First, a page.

The Impending YouTube Music Showdown
YouTube multichannel networks (MCNs) like Maker, Machinima, and Fullscreen have reshaped the business of online video, but there's still one dicey area that hasn't yet been worked out to everyone's satisfaction – the music that accompanies many of those videos. Read more from Bobby Owsinski.
It's about to get interesting in that regard as music library Freeplay Music recently filed a lawsuit against some of the largest MCNs in the business.
Not satisfied with YouTube's Content ID system of spotting music usage, Freeplay incorporated its own digital fingerprinting technology called TuneSat to discover what it claims was rampant unauthorized use of its music.
The company offers free licenses to video producers to use its music for non-commercial purposes, and that's the rub. In a countersuit, the MCNs have claimed that Freeplay is being deceptive with their licenses, getting a producer to use its music for free only to turn around later and demand payment.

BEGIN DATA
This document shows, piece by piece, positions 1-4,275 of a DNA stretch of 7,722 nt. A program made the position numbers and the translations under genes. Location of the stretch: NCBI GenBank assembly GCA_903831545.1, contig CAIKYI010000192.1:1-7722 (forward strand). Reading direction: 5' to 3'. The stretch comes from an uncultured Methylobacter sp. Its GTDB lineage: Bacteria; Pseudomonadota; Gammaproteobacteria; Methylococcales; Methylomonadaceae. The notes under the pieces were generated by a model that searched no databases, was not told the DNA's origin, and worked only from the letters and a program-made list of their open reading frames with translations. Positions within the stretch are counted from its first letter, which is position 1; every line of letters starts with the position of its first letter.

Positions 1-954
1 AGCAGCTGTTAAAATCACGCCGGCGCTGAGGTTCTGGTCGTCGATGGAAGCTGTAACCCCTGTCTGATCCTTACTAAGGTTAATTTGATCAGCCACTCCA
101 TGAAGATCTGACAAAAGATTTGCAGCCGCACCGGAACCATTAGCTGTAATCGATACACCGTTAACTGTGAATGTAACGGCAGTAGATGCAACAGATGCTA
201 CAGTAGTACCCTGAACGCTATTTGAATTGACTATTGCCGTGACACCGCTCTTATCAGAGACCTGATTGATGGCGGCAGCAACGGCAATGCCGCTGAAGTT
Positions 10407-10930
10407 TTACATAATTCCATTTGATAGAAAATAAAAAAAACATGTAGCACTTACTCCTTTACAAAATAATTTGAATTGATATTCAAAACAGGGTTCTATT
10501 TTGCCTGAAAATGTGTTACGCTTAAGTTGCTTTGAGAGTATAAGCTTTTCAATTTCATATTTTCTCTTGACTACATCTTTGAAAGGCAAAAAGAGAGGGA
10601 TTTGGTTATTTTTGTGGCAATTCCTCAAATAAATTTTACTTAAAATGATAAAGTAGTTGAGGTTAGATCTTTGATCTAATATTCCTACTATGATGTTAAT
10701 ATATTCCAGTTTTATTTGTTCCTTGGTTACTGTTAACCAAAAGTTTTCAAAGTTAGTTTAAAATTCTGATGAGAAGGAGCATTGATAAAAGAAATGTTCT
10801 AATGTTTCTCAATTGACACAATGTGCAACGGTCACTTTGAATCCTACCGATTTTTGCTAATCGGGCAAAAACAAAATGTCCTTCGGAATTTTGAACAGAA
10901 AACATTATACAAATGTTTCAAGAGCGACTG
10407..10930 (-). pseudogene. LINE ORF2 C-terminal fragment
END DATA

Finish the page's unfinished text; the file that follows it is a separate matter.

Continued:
The problem with all this is that the MCNs are responsible for policing their own copyright situations, but you could see how difficult this could be with thousands of channels and millions of videos, which is why Freeplay went to the fingerprinting system to more precisely determine for sure if its music was being used.
YouTube has been like the Wild West for a number of years when it came to music licensing, but now that everyone is aware huge amount of the money involved, it's finally gotten the attention of everyone in music publishing in a big way. Whichever way the lawsuit turns out, it can only be good for songwriters, as every little income stream is now so important.